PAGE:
I saw a film last night called Lords of Nature: Life in a Land of Great Predators, which demonstrated that the elimination of great predators can have vast effects on their ecosystems. Predators in general have been run out of the lower 48 states; in particular, the absence of the wolf in places like Yellowstone National Park, Minnesota, and Wisconsin has had surprising effects on the forests they used to stalk. The basic argument in the case of wolves is this: wolves prey on deer and elk, whose foraging stunts the growth of new forest flora, leading to tree decline and thus struggles for lower species and the landscape itself.
The filmmakers pointed to a number of examples, including Yellowstone and Zion National Park in Utah where tourist fears of wolves led to their expulsion from these areas and thus to the decline of the overall ecosystem. Wolf reintroduction has been successful in restoring the ecosystems. Thus, the next frontier for wolf reintroduction are areas where human conflict is more direct- with cattle ranchers in the West and sheep herders in the North. However, concerted efforts among government agencies, NGOs, and even Deer Hunter Associations have allowed successful cohabitation of domesticated livestock and wild predators. Targetted herding can ensure that wolves primarily prey on the overpopulated deer and elk, and not on valuable livestock.
Of course, the buildup to the predators’ decline was decidedly human. Shortsighted interventions aimed to protect “assets” and maximize profits led to the one-sided demonization of particular species. Forgive me if I’m reaching as I argue this case is an example of capitalism’s unilateral drive for profit and ignorance of their long-term folly.
A not dissimilar thing is happening with bee colonies- the New York Times has an article about the collapse of wild bee populations and the failure of domesticated beehive increases to compensate. The problem isn’t necessary bee collapse itself- it’s that humans are asking too much of them.
This wouldn’t mean the end of human existence, but if we want to continue eating foods like apples and avocados, we need to understand that bees and other pollinators can’t keep up with the current growth in production of these foods.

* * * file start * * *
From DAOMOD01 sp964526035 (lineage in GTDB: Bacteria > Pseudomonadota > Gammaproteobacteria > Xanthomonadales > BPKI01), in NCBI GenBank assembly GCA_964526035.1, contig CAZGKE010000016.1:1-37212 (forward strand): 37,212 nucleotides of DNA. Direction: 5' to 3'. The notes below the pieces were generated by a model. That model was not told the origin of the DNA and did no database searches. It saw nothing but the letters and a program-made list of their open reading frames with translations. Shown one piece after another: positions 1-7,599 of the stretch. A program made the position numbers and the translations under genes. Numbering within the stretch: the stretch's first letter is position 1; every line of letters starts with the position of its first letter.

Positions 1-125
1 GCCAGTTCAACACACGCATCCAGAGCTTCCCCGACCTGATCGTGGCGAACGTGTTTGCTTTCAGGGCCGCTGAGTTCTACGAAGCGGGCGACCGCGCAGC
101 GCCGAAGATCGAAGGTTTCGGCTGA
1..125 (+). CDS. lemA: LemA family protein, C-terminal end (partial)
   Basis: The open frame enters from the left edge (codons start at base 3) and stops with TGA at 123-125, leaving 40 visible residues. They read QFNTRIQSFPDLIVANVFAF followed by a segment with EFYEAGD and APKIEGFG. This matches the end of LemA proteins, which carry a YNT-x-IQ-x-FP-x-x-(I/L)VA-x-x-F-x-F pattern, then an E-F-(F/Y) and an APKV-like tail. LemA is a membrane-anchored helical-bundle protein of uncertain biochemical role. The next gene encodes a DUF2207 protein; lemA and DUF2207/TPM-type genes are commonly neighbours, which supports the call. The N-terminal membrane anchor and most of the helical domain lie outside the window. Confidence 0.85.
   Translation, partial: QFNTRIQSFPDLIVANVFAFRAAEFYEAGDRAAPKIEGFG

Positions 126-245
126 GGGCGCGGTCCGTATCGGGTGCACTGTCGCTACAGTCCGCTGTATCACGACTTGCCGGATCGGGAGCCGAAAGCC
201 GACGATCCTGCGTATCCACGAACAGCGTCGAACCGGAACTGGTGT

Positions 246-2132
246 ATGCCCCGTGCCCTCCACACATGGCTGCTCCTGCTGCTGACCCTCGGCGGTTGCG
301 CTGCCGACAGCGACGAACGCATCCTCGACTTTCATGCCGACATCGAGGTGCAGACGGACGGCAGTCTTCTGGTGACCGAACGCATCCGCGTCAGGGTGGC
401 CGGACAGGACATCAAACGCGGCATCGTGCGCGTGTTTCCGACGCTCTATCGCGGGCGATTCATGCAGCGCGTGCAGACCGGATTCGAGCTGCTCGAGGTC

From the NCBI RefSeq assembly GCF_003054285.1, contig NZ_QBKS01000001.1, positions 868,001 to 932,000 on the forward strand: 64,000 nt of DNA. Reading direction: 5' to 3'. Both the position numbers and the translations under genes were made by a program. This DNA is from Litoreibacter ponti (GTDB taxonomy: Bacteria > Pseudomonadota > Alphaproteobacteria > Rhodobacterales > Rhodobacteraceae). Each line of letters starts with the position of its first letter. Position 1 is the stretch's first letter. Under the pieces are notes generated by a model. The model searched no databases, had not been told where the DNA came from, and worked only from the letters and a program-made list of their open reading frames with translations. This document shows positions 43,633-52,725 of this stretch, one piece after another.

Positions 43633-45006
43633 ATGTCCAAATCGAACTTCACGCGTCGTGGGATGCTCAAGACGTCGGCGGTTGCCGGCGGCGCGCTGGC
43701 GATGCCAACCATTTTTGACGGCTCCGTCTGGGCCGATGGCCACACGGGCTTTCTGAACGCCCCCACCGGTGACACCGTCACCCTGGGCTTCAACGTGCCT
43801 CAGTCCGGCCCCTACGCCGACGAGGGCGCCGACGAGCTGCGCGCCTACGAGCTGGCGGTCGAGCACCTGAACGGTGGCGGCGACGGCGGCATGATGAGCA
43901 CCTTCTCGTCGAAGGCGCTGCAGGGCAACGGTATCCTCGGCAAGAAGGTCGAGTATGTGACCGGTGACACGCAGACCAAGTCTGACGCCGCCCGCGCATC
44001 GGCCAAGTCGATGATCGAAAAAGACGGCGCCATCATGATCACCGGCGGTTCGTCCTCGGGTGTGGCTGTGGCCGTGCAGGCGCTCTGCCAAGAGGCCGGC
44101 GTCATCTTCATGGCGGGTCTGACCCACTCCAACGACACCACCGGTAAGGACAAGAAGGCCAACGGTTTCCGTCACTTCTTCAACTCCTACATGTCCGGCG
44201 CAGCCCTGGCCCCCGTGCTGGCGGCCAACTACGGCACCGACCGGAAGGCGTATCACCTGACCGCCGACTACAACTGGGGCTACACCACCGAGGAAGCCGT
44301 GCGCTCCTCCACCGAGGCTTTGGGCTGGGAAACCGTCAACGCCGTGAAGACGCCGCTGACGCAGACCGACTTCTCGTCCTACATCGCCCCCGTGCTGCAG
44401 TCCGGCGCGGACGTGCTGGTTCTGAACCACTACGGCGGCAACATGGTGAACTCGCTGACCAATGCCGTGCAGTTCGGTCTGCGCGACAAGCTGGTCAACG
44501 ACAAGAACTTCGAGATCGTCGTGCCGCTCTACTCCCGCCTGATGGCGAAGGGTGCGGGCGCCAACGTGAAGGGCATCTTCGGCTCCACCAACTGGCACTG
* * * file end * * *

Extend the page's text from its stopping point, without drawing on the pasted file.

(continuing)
The reason is that fruit and seed crops that are most dependent on pollinators yield relatively little food per acre, and therefore take up an inordinate, and increasing, amount of land. The fraction of agriculture dependent on pollination has increased by 300 percent in half a century.
What happens when lands are converted for crops? Wild bee populations decline:
The paradox is that our demand for these foods endangers the wild bees that help make their cultivation possible. The expansion of farmland destroys wild bees’ nesting sites and also wipes out the wildflowers that the bees depend on when food crops aren’t in blossom. Researchers in Britain and the Netherlands have found that the diversity of wild bee species in most regions in those countries has declined since 1980.
Human replacement of wild bee populations can only go so far, and it cannot replace the biodiversity necessary to sustain an ecosystem. Of course, this aspect was present in Lords of Nature as well. The presence of great predators does not just favor certain types of flora in a zero sum-game; it also forces the rapid evolution and adaptation of fauna, creating a bevy of biodiversity. Try as we may, we’ll never be able to put a value on this biodiversity. As these episodes point out, ecosystems are complex, and it’s very arrogant for humans to assume that simple valuation will preclude unintended consequences.
Reducing human impact on nature is a good in and of itself. It may mean sacrifices as well:
If we want to continue to enjoy almonds, apples and avocados, we have to cultivate fewer of them, more sustainably, and protect the wild bees that help make their production possible.
Similarly with the predators, we may have to be willing to pay more for livestock goods and consume less, as further predator reintroduction will result in losses. However, the benefits that come from these sacrifices appears to compound over time, so it’s necessary that we not underestimate the value of nature.